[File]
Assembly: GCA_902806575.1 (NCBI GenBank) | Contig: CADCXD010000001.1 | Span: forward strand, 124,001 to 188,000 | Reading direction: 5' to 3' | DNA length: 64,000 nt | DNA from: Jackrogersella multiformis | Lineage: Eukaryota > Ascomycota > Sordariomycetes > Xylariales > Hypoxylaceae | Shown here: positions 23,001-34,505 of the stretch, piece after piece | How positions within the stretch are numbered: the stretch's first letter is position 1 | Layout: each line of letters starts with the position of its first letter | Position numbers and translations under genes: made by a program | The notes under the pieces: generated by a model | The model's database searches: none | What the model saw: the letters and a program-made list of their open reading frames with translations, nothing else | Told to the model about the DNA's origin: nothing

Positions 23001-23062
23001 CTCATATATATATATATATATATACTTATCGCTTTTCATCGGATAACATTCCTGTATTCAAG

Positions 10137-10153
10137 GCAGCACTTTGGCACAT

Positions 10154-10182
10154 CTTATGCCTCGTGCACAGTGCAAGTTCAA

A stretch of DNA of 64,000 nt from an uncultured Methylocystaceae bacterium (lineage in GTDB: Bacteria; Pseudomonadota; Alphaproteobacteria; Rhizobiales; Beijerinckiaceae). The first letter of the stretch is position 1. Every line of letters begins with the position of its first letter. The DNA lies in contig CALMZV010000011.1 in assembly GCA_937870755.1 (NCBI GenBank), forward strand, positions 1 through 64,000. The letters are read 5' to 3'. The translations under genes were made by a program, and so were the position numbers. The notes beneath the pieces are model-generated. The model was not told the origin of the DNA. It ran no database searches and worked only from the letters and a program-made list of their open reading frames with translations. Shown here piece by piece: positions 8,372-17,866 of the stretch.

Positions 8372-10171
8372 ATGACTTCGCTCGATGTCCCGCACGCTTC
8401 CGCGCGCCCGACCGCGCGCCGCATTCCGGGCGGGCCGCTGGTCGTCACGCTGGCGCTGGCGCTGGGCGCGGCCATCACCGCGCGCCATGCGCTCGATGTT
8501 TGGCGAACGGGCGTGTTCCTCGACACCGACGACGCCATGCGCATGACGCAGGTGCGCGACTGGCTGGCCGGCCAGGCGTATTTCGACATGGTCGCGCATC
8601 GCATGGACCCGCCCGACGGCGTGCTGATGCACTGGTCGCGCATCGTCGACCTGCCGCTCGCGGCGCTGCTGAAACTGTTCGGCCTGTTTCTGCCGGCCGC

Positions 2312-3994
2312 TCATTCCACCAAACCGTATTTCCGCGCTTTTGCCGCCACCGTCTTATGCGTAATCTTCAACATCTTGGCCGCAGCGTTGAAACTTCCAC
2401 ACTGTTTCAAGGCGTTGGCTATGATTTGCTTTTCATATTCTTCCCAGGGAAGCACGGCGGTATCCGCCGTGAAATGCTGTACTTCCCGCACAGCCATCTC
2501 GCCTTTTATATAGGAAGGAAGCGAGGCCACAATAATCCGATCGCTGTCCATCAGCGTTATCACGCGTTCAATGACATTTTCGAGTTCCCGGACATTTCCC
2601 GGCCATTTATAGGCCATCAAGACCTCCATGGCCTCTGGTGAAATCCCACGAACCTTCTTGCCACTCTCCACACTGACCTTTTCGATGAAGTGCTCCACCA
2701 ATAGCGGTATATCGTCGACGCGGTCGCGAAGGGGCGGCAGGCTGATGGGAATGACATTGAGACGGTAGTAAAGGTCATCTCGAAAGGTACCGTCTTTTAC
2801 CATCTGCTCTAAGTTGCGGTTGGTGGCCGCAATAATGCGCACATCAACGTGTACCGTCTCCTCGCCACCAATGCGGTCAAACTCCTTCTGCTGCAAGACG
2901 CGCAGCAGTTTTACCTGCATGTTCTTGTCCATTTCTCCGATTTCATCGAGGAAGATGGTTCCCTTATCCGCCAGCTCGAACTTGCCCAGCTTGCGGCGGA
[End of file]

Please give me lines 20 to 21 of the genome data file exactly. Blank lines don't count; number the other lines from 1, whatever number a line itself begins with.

2801 CATCTGCTCTAAGTTGCGGTTGGTGGCCGCAATAATGCGCACATCAACGTGTACCGTCTCCTCGCCACCAATGCGGTCAAACTCCTTCTGCTGCAAGACG
2901 CGCAGCAGTTTTACCTGCATGTTCTTGTCCATTTCTCCGATTTCATCGAGGAAGATGGTTCCCTTATCCGCCAGCTCGAACTTGCCCAGCTTGCGGCGGA